- R$ 29,90
Descrição da editora
From the Newbery Medal–winning author of Dead End in Norvelt, eight more hysterical semi-autobiographical Jack Henry stories about a sixth grader's trials and tribulations
Jack's life is a crazy roller-coaster ride. At his fifth school in six years, he has a crackpot teacher who won't give him a break about his lousy handwriting and a secret crush who wants to be a policewoman. At home, he has a pesky little brother with a knack for getting hurt whenever Jack's supposed to be looking after him, a terror for an older sister, all sorts of weird neighbors, and, last but not least, ferocious alligators in the canal behind his house.
Writing in his diary about his good days and bad days is one way Jack survives his up-and-down year. But he's also a kid who knows that life can go any which way at any given moment.
He might as well flip a coin: heads he wins, tails he loses. What will turn up next?
A Common Core title.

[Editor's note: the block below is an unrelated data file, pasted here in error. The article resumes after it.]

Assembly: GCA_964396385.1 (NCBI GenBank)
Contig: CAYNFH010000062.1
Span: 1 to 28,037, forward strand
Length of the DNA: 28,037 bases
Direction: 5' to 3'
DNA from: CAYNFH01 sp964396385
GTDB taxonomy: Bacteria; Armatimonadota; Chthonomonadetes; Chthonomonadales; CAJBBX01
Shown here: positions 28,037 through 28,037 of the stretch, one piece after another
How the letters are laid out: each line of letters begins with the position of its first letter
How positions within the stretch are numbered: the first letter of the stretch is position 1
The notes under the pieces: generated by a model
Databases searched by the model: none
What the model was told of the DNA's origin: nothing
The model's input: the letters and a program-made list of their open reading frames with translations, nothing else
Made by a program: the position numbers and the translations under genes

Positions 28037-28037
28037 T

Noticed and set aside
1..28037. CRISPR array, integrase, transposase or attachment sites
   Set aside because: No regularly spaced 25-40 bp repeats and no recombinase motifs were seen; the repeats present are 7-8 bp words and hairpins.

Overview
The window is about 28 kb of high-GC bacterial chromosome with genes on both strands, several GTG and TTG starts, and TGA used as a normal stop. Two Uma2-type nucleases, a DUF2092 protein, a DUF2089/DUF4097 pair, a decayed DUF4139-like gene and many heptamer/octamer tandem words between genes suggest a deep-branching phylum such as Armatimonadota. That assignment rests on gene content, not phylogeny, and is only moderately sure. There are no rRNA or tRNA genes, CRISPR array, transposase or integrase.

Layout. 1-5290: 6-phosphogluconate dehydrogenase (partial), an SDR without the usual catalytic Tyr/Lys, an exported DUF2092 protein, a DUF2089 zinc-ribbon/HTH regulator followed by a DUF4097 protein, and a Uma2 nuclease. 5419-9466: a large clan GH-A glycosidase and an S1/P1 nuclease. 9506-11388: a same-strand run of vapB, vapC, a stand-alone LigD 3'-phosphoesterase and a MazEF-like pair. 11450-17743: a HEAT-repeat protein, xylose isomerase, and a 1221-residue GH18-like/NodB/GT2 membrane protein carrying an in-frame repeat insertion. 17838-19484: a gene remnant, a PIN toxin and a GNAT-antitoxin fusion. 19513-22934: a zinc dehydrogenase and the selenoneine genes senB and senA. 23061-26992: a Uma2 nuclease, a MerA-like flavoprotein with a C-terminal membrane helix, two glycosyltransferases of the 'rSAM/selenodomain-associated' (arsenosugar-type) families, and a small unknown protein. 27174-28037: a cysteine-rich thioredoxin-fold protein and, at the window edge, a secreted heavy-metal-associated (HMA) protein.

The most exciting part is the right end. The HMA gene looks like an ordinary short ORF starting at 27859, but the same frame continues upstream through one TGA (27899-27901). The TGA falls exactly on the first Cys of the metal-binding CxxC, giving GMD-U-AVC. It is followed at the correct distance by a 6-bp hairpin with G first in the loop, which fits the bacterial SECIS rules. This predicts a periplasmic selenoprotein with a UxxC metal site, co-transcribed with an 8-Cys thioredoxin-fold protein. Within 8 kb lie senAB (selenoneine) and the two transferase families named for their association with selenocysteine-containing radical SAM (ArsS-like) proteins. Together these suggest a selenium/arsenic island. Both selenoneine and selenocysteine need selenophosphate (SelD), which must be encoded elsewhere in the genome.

The author of the offbeat Rotten Ralph picture books makes an auspicious foray into new ground with this semi-autobiographical, wholly engaging novel. His narrator, Jack, travels through the often poignant moments that highlight his sixth grade year, at the same time describing his unpredictable family life: ``Since I was born, we had already lived in nine different houses. I hated that word `renter.' It made me feel that I didn't really belong anywhere, like we had to pay people to put up with us,'' he says. Stuck between an older sister he emulates and a pesky if appealing younger brother, Jack always strives to do the right thing--often to land in trouble. His perspective is quirky but reliable, and often surprising. The first chapter, for example, describes Jack's three-year battle to fill his diary; when he can think of nothing to write, he begins to pack the diary with ``stuff''--bugs, baseball cards, stamps and so on--but he concludes, ``I was covering over the empty white space of the pages in the same way I covered my eyes with my hands when I watched a monster movie.'' A bittersweet resonance filters the humor in these stories, and lingers most welcomely. Ages 10-up.